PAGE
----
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Understanding and improving your working memory.

Giftedness: What Are We Testing?

A recent article in the NYT on testing for giftedness suggests that the test scores let in the well-prepared students rather than those who are “gifted”. This made me wonder: What are we testing when we test for "giftedness"? Test taking skills or an ability to think creatively and innovatively? Read More

Wrong about working memory

Working memory as "the parameter" to test for giftedness?

No way. Better parameters are the Verbal Comprehension Index and the Perceptual Reasoning Index. Working memory (and Processing Speed) are often lowered in truly gifted individuals, and are less dependable than other indices.

Take a look at the Gifted Development Center info about these indices.

http://www.gifteddevelopment.com/About_GDC/whoaregiftd.htm

@Wrong about working memory

Thanks for your comment. But that is the point of my blog post: why is there a range of working memory performance in those identified as 'gifted' based on the Verbal Comprehension Index and the
Perceptual Reasoning Index. The former especially draws heavily on prior knowledge, and is linked to socio-economic levels (which means those from wealthily backgrounds have easier access to the knowledge included in these IQ tests). Again, my point in the blog post is that all we know from such scores is how much knowledge a child has gained. While this is a first step, what you do what that knowledge is a much better predictor of academic success. In my own research lab, I have tracked students over a 6- year period and found that working memory is a key skill necessary for academic success.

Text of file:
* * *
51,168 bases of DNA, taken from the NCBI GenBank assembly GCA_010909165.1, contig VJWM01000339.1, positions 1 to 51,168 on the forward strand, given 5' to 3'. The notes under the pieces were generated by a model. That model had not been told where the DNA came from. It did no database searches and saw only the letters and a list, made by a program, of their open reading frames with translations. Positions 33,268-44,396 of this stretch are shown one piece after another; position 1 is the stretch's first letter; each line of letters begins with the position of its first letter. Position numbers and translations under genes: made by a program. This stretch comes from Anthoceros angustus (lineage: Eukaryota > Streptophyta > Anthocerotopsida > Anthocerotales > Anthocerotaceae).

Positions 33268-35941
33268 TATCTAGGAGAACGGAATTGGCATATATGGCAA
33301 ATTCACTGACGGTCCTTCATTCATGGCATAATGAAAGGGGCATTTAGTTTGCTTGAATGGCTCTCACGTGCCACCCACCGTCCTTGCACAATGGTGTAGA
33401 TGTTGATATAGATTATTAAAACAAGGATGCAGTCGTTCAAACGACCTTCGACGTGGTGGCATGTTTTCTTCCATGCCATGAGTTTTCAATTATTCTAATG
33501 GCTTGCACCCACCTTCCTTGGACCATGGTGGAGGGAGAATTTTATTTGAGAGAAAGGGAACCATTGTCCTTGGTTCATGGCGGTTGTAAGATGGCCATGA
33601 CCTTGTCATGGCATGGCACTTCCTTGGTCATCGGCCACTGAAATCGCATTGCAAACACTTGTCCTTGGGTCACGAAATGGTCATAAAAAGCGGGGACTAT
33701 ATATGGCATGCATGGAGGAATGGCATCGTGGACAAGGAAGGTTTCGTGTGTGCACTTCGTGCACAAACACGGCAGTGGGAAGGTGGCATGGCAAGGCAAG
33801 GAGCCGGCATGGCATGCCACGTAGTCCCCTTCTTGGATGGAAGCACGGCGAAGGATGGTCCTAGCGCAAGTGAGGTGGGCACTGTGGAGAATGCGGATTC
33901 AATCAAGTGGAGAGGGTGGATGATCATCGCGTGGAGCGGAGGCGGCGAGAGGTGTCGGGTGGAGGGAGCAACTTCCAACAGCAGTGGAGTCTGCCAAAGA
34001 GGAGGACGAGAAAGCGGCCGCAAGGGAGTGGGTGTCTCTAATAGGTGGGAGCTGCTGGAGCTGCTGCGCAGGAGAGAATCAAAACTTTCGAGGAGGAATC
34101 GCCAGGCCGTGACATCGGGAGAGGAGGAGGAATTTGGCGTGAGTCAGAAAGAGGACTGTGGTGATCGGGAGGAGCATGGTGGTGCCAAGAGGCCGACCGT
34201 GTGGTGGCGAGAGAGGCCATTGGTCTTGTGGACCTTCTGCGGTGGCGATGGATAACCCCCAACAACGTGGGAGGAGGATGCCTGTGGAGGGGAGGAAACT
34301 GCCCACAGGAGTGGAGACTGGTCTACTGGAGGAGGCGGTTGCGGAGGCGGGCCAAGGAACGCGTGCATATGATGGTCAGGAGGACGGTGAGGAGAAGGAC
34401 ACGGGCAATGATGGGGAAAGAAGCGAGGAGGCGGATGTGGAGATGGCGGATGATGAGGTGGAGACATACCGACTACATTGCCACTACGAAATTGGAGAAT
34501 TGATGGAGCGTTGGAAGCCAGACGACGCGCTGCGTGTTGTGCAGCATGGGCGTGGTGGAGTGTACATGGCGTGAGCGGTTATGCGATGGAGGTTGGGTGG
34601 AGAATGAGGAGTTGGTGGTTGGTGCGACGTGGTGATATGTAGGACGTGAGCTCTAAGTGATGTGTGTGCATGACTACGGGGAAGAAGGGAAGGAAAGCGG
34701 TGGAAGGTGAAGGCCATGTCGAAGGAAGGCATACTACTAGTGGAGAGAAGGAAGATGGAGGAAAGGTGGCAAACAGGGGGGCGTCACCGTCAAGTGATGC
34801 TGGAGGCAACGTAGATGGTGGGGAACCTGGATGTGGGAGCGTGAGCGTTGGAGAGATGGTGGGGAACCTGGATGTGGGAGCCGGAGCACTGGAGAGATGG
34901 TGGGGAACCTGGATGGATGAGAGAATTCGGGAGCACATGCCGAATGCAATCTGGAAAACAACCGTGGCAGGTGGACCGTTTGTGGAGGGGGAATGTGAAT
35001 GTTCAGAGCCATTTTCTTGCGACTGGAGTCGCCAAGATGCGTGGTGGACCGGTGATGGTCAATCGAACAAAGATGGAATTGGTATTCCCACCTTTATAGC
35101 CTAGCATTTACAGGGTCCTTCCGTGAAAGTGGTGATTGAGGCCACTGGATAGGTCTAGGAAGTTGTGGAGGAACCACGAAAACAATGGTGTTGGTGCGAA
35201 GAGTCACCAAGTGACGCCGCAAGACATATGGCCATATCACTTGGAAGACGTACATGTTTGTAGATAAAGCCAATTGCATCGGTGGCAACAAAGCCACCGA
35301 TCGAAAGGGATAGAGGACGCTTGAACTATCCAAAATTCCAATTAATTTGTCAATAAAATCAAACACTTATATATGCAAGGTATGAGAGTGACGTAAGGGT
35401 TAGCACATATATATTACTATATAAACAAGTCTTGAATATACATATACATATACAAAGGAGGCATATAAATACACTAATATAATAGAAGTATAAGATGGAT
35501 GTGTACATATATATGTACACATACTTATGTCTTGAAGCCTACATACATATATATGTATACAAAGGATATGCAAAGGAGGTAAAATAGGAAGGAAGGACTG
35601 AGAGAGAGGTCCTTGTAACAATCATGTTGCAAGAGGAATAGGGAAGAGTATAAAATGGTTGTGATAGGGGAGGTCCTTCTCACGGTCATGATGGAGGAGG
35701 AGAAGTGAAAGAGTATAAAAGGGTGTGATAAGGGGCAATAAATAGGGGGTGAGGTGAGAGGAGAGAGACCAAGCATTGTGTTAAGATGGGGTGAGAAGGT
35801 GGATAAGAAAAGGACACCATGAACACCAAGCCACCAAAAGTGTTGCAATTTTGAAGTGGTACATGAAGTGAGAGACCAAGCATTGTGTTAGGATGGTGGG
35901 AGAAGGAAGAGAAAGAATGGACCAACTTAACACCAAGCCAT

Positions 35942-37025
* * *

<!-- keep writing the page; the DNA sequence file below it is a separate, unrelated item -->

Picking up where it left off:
@wrong about working memory

Directly from the NAGC position statement on the WISC-IV:

"Testers of the gifted know that abstract reasoning tasks best identify cognitive giftedness, while processing skills measures do not. Gifted children with or without disabilities may be painstaking, reflective and perfectionistic on paper-and-pencil tasks, lowering their Processing Speed Index scores; to a lesser degree, they may struggle when asked to recall non-meaningful material (Digit Span, Letter-Number Sequencing), lowering their Working Memory Index, even though they excel on meaningful auditory memory tasks that pique their interest. "

http://www.nagc.org/index.aspx?id=2455

The issues of slowed processing speed and working memory are especially true of the highly and profoundly gifted (as well as the 2E gifted students). Any changes that elevate the importance of working memory over other criteria in the inclusion determinants for gifted classes will hurt the brightest of the bright (and also the 2E students).

Why so much variability? The range of giftedness begins at 120-130 IQ and goes beyond 200. Those who have IQs in the 120-130 range think and process information in an enormously different way from those who are in the 200 range. 2E students also have "different minds" capable of immense creativity despite lowered IQs.

Most schools already shun the highly and profoundly gifted by an inability to differentiate properly at their level. 2E students are also discriminated against in many gifted classrooms. Basing inclusion criteria on working memory may be the legal way to further shun both of them. By putting up barriers against both of these diverse creative minds, is that what gifted education is ultimately trying to do to increase GPA in the gifted classrooms?

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Tracy Packiam Alloway, Ph.D., is the Director of the Center for Memory and Learning in the Lifespan at the University of Stirling, UK.

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